What we have is Applied Intelligence and as far as the Artificial kind of AI that becomes a big philosophical debate. Even so, what is Intelligence? If you start to define it in a way where you can build upon it logically, you end up with obvious conclusions where for example, your house thermostat is intelligent.
The domain or context is essential to the consideration too. So, the house thermostat is intelligent and within it's tiny world it performs quite well adapting and making decisions with it's simple stimuli. It is easy for us humans to think since we can write describe that intelligence in code or as a math function that there is no intelligence, just mechanically defined cause/effect. It is arrogant to define intelligence in terms of capabilities of humans... or just some subset of humans; plus practically speaking, it constrains us to only a select few to be the judges. The thermostat will not perform intelligently playing chess; just as human experts out of their depth do not perform intelligently either.
So lets say we have some math that is powerful enough to describe the problem of winning at Jeopardy. Do you honestly think that we or any math genius will be able to fully grasp that solution? So then do we call that Intelligence? It's "mechanical" but it does a better job than our human solutions. But why is that not intelligence? Because it can be described in some way and copied between machines? (we can't do that with our expert Jeopardy players.) No.
Lets go to a common fall back position: Humans can teach themselves without as much help a broad range of tasks. We have teachers, books etc... but why should we consider that way of learning the only way? Again, we are constraining it to humans. So... how far from "Idiot Savant" do we have to get before we consider it Intelligent? Again still constraining it to humans... What about mentally limited humans, like children? Do we let them off the hook simply because they grow up?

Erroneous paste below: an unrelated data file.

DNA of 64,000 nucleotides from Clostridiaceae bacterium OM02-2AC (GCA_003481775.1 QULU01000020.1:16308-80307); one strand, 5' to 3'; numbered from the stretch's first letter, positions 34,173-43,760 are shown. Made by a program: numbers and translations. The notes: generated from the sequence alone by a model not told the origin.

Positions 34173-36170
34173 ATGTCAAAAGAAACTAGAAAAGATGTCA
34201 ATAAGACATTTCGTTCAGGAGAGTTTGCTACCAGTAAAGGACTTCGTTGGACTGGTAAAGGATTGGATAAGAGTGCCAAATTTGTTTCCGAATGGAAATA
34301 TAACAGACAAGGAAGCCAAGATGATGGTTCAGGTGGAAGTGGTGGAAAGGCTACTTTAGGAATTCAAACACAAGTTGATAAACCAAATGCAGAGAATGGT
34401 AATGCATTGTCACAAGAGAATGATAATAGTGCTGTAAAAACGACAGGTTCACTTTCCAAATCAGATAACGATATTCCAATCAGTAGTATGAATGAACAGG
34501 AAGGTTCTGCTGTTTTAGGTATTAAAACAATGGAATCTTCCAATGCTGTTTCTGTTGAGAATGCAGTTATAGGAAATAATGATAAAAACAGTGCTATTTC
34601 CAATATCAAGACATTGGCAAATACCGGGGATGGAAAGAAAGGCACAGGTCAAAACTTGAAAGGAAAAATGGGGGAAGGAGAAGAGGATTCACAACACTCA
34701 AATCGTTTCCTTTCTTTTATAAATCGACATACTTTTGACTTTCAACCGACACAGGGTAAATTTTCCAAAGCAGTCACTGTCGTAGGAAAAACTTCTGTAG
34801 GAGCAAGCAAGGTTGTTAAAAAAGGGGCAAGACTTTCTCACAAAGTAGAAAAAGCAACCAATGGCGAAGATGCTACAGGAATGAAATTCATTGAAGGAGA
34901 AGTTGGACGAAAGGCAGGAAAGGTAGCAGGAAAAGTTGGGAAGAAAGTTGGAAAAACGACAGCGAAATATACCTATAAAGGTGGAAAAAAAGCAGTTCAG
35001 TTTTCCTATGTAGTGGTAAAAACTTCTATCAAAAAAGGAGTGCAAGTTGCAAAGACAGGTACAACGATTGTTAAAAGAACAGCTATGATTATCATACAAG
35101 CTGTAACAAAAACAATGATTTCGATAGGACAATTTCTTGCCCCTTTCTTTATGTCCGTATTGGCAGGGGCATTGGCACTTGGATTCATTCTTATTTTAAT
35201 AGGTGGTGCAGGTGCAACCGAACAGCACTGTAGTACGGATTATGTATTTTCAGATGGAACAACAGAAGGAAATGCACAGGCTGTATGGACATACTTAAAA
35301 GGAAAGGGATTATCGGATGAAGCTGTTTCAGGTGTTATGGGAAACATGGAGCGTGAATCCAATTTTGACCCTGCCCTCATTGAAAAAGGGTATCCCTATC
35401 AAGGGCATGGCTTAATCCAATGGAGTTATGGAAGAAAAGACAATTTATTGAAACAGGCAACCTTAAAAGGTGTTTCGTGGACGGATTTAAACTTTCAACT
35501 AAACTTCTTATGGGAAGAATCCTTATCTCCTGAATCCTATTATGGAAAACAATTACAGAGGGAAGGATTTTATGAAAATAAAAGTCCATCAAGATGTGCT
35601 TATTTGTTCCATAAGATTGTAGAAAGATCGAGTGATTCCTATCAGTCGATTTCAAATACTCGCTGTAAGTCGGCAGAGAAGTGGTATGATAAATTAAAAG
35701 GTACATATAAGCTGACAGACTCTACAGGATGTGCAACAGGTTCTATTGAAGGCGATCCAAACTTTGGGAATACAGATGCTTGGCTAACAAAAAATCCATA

Getting back to the "some math:" What if you could describe incredibly complex real world problems found in life as complex math approximations? Well, that is just what we have been doing and the whole process of finding those mathematical non-linear equations is beyond our intelligence but for some problems our brains somehow do approximate solutions (unless you can find a perfect chess player, etc.) The amazing thing is that the math derived from theories on how our brains work is how we have algorithms which find approximate solutions - these are described as complex non-linear approximations (far better than human descriptions.) It is an iterative discovery process akin to our learning. So you might again say that this math is mechanical... but as we keep getting closer to mirroring human approximation abilities or surpassing them doesn't the trend make you wonder if everything in life can be described mathematically? Humans can describe solutions as math for simple problems but the machines do the work quicker. Is it unfair if a human teacher helps describe the problems and types of math (approaches) needed to learn the best solution to the task? Is it unfair that you learned your alphabet in a linear order? as a song? So do we give up at the point where we have automated the teacher?
Perhaps life is a non-linear approximation of 42... Do we know what the question was? no. does it matter? probably not. But we live in the process of approximating it. ;-)